A trailer for The Matrix Resurrections has finally hinted at a possible explanation for the controversial decision to recast Morpheus. In all three acts of the original trilogy the iconic character was played by Laurence Fishburne. This time around, however, the role of Morpheus is being played by Watchmen star Yahya Abdul-Mateen II, though this shift has not yet been addressed by director and franchise co-creator Lana Wachowski.
In The Matrix, Morpheus is established as a powerful and charismatic leader who has spent much of his life searching for “The One”, an individual who would use their superhuman abilities to end the human/machine war, according to prophecy. Morpheus eventually finds Neo (Keanu Reeves) and plays an integral role in his journey as The One, providing him the red pill that awakens him to the truth, and training Neo to fulfill his destiny. With Morpheus’ assistance, Neo eventually brokers a tenuous peace between the humans and machines in the final moments of The Matrix Revolutions.
Although no official reasoning for Morpheus’ recasting has been revealed, the newest Matrix Resurrections trailer hints that the original Morpheus may have died. The trailer additionally revealed that Jada Pinkett Smith’s character Niobe has aged considerably since the previous installment, much more severely than Neo or Trinity (Carrie-Anne Moss) appear to have aged. Given that both Morpheus and Niobe have a romantic history and ties to the real-world human city of Zion, it seems likely that they have both been outside the Matrix, growing old. It’s therefor not a leap to suggest that Morpheus—the real Morpheus—may have died during the apparent decades they have spent away.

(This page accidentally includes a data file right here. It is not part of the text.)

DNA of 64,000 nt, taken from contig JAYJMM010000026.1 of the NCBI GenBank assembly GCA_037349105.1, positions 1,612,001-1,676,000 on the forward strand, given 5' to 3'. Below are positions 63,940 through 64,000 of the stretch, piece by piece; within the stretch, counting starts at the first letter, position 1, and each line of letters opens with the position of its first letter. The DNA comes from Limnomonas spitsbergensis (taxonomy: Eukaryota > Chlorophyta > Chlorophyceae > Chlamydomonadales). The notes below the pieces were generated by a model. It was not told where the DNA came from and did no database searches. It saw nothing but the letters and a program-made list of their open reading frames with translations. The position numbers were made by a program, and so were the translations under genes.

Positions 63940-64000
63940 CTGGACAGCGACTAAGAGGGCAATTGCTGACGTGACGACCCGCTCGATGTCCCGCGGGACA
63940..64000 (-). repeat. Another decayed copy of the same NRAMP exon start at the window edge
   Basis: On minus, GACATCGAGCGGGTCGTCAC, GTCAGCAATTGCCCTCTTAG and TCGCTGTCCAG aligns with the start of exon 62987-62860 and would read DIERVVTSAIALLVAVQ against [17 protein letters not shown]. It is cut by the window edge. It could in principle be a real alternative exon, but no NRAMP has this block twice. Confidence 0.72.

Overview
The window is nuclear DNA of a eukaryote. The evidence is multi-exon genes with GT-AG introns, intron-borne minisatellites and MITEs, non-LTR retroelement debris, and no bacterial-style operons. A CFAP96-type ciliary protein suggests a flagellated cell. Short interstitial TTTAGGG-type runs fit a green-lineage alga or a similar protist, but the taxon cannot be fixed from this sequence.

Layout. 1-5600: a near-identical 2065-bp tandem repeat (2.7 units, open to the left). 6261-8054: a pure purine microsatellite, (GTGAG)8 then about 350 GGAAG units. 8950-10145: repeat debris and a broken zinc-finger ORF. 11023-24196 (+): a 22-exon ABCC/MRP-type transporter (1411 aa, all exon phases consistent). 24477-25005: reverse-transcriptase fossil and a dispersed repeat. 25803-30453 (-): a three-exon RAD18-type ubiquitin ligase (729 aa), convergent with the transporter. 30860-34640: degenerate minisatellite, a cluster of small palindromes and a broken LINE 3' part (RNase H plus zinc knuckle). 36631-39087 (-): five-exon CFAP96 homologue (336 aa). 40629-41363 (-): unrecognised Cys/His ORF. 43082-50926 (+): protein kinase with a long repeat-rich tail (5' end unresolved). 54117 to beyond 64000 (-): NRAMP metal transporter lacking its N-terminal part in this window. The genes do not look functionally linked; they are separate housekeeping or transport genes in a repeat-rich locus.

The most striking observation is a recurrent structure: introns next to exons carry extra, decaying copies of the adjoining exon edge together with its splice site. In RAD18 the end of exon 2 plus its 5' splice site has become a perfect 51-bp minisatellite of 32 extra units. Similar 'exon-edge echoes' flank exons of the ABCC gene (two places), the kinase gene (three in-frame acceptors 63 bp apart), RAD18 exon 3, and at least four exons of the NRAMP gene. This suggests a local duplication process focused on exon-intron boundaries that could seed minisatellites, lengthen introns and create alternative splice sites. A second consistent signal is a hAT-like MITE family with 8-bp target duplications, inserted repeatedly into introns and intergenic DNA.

Whether or not the original Morpheus is indeed dead, the trailers also seem to put to bed the theory that Abdul-Mateen is playing a younger version of Fishburne’s Morpheus via flashbacks, given that he has scenes with a clearly older Neo. In fact, the latest trailer’s reveal that Jonathan Groff’s character is actually Agent Smith gives credence to the possibility that the new Morpheus is a program, just like Smith. The series has recast characters before, but only those who are constructs within the Matrix, like the Oracle. A programmed version of a young Morpheus would be an ideal scheme to keep The One trapped in the Matrix. Abdul-Mateen’s comments that his character is on a “journey of self-discovery” set up the real possibility that his iteration of Morpheus will begin as a program with ties to the machines, but end up breaking free and forging his own path.
At the end of The Matrix Revolutions, Morpheus was the only one of the heroic trio—comprised of Neo, Trinity, and Morpheus—still alive. The Matrix Resurrections appears to flip the script, somehow bringing Neo and Trinity, more powerful than ever, back into the fold, while the original Morpheus has likely died and been supplanted by a younger version of himself. When the film releases in theaters and on HBO Max on December 22, the mysteries surrounding both versions of Morpheus will finally be unraveled.
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Author: Dylan Connor